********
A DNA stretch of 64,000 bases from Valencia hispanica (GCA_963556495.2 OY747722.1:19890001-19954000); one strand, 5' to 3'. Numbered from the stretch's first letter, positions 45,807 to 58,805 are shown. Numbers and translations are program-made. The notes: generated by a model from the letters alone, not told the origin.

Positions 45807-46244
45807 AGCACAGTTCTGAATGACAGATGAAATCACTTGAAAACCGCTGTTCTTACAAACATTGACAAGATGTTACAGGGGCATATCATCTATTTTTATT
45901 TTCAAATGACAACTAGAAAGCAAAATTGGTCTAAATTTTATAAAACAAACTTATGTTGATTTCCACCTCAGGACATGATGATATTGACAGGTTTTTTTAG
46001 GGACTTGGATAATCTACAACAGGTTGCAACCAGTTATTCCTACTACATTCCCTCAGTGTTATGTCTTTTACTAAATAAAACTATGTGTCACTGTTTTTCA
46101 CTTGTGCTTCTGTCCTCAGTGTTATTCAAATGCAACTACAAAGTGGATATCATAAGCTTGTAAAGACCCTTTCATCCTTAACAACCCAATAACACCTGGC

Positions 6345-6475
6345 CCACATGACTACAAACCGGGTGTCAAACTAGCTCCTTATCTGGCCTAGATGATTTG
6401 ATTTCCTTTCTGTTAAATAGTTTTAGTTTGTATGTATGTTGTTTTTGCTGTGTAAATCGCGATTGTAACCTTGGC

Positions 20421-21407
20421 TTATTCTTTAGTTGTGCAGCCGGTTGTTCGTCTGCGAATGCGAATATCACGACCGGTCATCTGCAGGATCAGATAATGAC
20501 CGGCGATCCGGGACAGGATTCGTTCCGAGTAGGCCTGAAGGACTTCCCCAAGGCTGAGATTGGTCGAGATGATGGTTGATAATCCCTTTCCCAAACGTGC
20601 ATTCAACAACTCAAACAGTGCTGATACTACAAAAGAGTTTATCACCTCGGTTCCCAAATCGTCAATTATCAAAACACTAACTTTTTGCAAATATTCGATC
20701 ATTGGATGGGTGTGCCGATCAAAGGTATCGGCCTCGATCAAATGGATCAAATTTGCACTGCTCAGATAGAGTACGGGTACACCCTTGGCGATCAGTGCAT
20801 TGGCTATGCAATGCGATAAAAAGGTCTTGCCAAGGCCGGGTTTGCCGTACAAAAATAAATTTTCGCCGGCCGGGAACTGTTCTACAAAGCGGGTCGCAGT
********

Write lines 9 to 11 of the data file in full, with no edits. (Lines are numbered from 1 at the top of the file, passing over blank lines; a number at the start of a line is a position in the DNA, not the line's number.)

6401 ATTTCCTTTCTGTTAAATAGTTTTAGTTTGTATGTATGTTGTTTTTGCTGTGTAAATCGCGATTGTAACCTTGGC

Positions 20421-21407
20421 TTATTCTTTAGTTGTGCAGCCGGTTGTTCGTCTGCGAATGCGAATATCACGACCGGTCATCTGCAGGATCAGATAATGAC